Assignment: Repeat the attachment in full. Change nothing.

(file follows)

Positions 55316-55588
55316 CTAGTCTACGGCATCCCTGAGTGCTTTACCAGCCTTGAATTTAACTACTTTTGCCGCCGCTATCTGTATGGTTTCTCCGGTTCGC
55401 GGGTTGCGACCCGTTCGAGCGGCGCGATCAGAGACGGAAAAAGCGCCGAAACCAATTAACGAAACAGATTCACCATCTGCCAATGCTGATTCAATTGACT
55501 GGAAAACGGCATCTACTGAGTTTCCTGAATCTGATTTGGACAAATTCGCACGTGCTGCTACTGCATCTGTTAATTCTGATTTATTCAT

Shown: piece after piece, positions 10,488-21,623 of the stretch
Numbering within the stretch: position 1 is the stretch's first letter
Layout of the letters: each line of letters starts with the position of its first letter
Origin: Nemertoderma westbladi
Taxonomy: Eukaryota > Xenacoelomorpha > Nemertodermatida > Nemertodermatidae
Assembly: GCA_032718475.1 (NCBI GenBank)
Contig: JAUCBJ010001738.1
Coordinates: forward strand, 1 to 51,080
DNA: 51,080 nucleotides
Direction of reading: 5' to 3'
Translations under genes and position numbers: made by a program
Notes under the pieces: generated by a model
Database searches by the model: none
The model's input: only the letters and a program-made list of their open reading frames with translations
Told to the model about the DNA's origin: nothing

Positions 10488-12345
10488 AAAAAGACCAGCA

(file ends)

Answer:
Positions 55316-55588
55316 CTAGTCTACGGCATCCCTGAGTGCTTTACCAGCCTTGAATTTAACTACTTTTGCCGCCGCTATCTGTATGGTTTCTCCGGTTCGC
55401 GGGTTGCGACCCGTTCGAGCGGCGCGATCAGAGACGGAAAAAGCGCCGAAACCAATTAACGAAACAGATTCACCATCTGCCAATGCTGATTCAATTGACT
55501 GGAAAACGGCATCTACTGAGTTTCCTGAATCTGATTTGGACAAATTCGCACGTGCTGCTACTGCATCTGTTAATTCTGATTTATTCAT

Shown: piece after piece, positions 10,488-21,623 of the stretch
Numbering within the stretch: position 1 is the stretch's first letter
Layout of the letters: each line of letters starts with the position of its first letter
Origin: Nemertoderma westbladi
Taxonomy: Eukaryota > Xenacoelomorpha > Nemertodermatida > Nemertodermatidae
Assembly: GCA_032718475.1 (NCBI GenBank)
Contig: JAUCBJ010001738.1
Coordinates: forward strand, 1 to 51,080
DNA: 51,080 nucleotides
Direction of reading: 5' to 3'
Translations under genes and position numbers: made by a program
Notes under the pieces: generated by a model
Database searches by the model: none
The model's input: only the letters and a program-made list of their open reading frames with translations
Told to the model about the DNA's origin: nothing

Positions 10488-12345
10488 AAAAAGACCAGCA